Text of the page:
Pixar's Elemental Isn't Just A Romantic Comedy, It's Also A Very Personal Immigrant Tale

Earlier this week, Pixar dropped a new trailer for "Elemental," which will mark the animation studio's return to the big screen with an original movie since "Onward" hit theaters just before the coronavirus pandemic ruined everything. Since 2020, Pixar's movies "Soul," "Luca," and "Turning Red" have all been relegated to Disney+, though the latter was intended for theaters, it ended up being pushed to streaming because of a coronavirus variant outbreak. Frankly, we're ready for Pixar to bring their brand of storytelling magic to the big screen with a movie like "Elemental," especially after "Lightyear" turned out to be a bit of a disappointment.

Before the new "Elemental" trailer arrived online, Disney and Pixar invited /Film and an assembly of other media outlets to the Pixar Animation Studios headquarters in Emeryville, California for an extended sneak peek of footage from the upcoming film. After screening around roughly 30 minutes of the promising movie (read our footage reaction here), as well as checking out the new "Up" short film with Ed Asner returning as Carl with the talking dog Dug by his side, director Peter Sohn, producer Denise Ream, and key members of the film's team at Pixar delivered a presentation that provided a deep dive into the development of the movie. 

Not only did we learn about the technically challenging process of making the movie, but we found out that this project is quite the personal story for both Sohn and Ream. Though "Elemental" is clearly a romantic comedy between a woman made of fire named Ember and a man made of water named Wade, it's also the story of an immigrant family trying to create a life for themselves in a place that isn't necessarily welcoming to them on a fundamental (and literally elemental) level.

'...they all were mixing into beautiful little neighborhoods with their cultures and their languages'

Director Peter Sohn, who previously directed "The Good Dinosaur" after filmmaker Bob Peterson stepped down from the project following creative differences, is at the helm of "Elemental." Though his pitch to Disney came with the deceptively simple question of whether fire and water could ever actually connect, the inspiration for the story actually came from parts of Sohn's personal life.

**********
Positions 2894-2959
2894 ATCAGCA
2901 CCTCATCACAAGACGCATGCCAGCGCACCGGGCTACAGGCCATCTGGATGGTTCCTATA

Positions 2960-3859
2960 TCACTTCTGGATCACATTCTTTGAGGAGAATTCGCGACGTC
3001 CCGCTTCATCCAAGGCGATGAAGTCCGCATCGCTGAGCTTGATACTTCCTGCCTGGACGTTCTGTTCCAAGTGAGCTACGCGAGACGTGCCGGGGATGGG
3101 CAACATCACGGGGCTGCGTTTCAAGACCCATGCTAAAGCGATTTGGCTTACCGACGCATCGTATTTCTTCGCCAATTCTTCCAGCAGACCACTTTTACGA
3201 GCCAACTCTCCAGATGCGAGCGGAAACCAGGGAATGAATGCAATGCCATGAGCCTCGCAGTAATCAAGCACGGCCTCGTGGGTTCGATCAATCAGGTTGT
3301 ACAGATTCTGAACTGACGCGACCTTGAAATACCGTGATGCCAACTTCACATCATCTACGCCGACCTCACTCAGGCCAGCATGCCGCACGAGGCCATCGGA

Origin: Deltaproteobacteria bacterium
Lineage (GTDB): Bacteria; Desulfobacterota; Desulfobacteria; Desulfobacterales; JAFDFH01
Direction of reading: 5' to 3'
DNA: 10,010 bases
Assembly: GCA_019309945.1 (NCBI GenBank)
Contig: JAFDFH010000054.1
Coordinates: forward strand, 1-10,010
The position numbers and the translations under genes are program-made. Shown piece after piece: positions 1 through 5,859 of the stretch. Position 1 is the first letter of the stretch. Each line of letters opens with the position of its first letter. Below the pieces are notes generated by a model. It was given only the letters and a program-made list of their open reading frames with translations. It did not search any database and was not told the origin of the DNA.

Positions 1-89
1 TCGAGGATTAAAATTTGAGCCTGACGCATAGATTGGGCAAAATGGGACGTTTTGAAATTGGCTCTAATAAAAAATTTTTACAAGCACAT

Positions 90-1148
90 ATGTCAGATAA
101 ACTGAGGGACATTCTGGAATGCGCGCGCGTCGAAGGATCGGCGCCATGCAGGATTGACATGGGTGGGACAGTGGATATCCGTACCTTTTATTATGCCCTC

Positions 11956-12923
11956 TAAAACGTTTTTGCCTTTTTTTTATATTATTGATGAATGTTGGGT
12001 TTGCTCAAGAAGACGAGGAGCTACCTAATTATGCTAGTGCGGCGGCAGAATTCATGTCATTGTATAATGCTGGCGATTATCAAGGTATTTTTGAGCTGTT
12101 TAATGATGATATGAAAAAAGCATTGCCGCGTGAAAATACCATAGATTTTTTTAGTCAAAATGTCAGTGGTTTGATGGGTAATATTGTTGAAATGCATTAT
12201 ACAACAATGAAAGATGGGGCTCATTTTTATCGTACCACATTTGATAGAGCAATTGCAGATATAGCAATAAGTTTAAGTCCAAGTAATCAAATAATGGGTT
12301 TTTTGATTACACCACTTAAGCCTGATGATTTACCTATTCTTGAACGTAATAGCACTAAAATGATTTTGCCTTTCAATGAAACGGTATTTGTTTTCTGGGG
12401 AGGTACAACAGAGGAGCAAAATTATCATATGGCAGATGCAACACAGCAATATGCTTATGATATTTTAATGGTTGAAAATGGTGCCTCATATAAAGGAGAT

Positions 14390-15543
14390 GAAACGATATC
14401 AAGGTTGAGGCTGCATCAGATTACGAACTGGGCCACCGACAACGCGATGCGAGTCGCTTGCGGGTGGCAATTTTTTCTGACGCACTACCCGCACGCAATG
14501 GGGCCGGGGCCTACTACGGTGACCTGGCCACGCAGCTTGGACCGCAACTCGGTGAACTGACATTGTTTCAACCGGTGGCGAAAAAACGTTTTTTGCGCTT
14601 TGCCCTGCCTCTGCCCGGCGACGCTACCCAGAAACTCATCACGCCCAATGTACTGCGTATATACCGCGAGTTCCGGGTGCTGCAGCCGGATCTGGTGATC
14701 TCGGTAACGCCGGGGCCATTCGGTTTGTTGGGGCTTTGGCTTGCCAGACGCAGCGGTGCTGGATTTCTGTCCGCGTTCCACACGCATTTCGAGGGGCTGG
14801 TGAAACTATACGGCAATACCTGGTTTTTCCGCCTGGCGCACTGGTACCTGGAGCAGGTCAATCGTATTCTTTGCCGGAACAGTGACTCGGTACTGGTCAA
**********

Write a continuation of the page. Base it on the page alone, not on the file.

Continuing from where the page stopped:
First of all, Sohn's parents were Korean immigrants who came to the United States in the late 1960s/early 1970s. Much like Ember's family in "Elemental," Sohn's parents arrived with little money, didn't speak much English, and had to carve out a life for themselves to make America their new home. That included Sohn's father opening up his own grocery store, not unlike The Fireplace that Ember's family runs in the middle of the borough known as Firetown. 

In "Elemental," after Ember's parents renovate a rundown building, a bustling community of other fire people rise up around them. As Sohn recalled, "All my dad's customers came from everywhere, and like my parents, they left their homes to come to a new land, and they all were mixing into beautiful little neighborhoods with their cultures and their languages." 

It's not unlike the environment that Pixar has cultivated, and many of the key crew members who worked on "Elemental" have parents who came from around the world to build a new life for themselves in the United States. Producer Denise Ream showed pictures of various Pixar employees as children with their parents, and she also shared her own family story, which not only involves her ancestors coming to Boston by way of Ireland, but also her husband immigrating to the United States and becoming an American citizen. 

'My biggest goal was to try to take the element itself and pull from there to make the culture'

However, in "Elemental," Ember and her family aren't explicitly made to represent a Korean family or any one specific race. Instead, the fire people share various traits of a variety of ethnic backgrounds. The store sells a shirt that says "Kiss Me, I'm Firish," alluding to Irish culture. Because they're fire people, of course there's a love for spicy food, which can be attributed to a variety of cultures around the globe. Sohn confirmed this was an intentional approach to avoid direct comparisons to a single background:

"Once people started saying, or asking, 'Oh, are they Asian?' It's like, 'No, no. They're not meant to be Asian.' Or is, 'Air meant to be this culture?' Quickly I would realize, 'No, no, no, these have to be universal.' My biggest goal was to try to take the element itself and pull from there to make the culture. Obviously, if you go too far, it could become alien, so you do have little grounding ways to do that. Something that was really interesting was disruption. Meaning, you think there is a piece of a culture that is mixed with the fire element on top, but then the next one should take you into another place where it's giving you other values of cultures that we know, but without it pointing to anything. But more than anything, it was just saying like, 'Oh, they're fire people. They eat wood. No Earth people eat wood in this way. How can we exploit that? What kind of plates would they have?' So it'd be extrapolating everything we could from the culture."